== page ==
Have Your Say: United plan is needed
A BIG thank you should be given to the organisers of the Where Waters Meet tourism industry conference in Swansea last week, which did such a great job in promoting our maritime heritage and culture.
For me, the outstanding lesson of the conference was that the city's physical, historical and cultural assets should be joined-up and strategic, rather than left to the enthusiasm of voluntary projects or the whims of developers.
Nowhere was this more evident that in Professor Huw Bowen's presentation of the invaluable Copperopolis project at Hafod and Landore, where the remaining precious relics of the vast copper industry that dominated the formation of our 19th century city, are unbelievably under threat from isolation and yet more megalomaniac road schemes.
Key to the success of that fine project is popular access along both sides of the river — on the west, with a pedestrian and cycle route funded by city centre strengthening, residential and other development, culture and industrial heritage, currently best enjoyed on the regular community boat sailings from the marina.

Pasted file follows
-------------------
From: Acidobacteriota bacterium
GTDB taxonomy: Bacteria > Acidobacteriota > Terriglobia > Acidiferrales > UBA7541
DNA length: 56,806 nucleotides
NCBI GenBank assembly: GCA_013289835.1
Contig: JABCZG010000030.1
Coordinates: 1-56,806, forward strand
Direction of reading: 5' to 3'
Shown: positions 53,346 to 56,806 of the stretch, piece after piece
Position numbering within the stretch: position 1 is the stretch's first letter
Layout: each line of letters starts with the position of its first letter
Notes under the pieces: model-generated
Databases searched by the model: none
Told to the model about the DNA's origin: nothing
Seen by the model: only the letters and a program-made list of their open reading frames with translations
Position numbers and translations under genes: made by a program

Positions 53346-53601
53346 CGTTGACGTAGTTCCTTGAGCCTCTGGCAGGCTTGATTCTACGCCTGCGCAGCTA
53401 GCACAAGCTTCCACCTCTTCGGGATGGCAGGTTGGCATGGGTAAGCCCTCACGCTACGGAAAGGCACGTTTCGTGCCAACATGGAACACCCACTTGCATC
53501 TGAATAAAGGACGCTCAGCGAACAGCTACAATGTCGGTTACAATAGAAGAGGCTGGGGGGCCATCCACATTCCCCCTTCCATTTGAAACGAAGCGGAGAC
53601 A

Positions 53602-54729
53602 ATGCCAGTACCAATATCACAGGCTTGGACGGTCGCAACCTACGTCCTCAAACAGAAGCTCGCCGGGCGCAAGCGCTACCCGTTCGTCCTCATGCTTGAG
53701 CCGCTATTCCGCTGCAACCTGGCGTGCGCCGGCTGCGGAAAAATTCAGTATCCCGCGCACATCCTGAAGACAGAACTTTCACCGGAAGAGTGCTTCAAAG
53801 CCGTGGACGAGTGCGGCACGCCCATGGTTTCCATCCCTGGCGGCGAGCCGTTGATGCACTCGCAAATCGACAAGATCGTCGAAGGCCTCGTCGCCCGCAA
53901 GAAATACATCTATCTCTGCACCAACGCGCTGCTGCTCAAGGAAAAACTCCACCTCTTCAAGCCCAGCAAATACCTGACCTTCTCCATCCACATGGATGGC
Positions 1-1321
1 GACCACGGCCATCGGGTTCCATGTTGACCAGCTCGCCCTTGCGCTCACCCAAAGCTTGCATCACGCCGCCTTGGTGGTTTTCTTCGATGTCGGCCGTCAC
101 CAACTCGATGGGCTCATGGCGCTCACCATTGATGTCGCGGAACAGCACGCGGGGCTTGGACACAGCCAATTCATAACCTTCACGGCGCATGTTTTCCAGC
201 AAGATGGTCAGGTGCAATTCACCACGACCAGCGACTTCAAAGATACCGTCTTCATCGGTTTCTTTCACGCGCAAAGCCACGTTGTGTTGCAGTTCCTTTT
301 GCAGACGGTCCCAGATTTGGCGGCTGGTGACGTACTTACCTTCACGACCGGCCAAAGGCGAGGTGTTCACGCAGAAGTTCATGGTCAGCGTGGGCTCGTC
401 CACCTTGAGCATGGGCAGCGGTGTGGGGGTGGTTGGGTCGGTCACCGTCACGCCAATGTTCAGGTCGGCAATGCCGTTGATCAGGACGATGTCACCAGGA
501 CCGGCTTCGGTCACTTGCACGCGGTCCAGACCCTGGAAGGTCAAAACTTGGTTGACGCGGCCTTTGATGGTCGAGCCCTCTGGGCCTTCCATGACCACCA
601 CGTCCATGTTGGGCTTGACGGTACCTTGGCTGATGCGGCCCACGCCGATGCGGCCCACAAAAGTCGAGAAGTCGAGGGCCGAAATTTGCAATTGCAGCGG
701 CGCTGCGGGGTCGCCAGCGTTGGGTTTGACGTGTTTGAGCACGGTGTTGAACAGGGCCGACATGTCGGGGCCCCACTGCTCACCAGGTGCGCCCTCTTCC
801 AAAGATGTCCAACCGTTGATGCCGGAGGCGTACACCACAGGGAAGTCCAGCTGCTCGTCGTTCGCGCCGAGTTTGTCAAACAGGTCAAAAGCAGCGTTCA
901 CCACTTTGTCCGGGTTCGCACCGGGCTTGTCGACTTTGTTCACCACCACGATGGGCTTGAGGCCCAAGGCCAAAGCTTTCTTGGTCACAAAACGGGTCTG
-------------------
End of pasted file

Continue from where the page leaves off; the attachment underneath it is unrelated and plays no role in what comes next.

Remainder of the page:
And on the east side, we could view that history with the enrichment of an environmental and ecological riverside park at modest cost.
That's what cities around the world, from Prague to New York, are doing while we give away the family silver to insular housing development schemes and yet more road solutions.
What better building blocks for city planning are there than our bay, our river, our culture and our heritage? Joining them up in a human way, is surely worth a sentence or two in our local development plan, to provide backbone to our strategic thinking.
The social, commercial and tourism benefits are hardly imaginable through the eyes of our current neglect of the city's historic building blocks.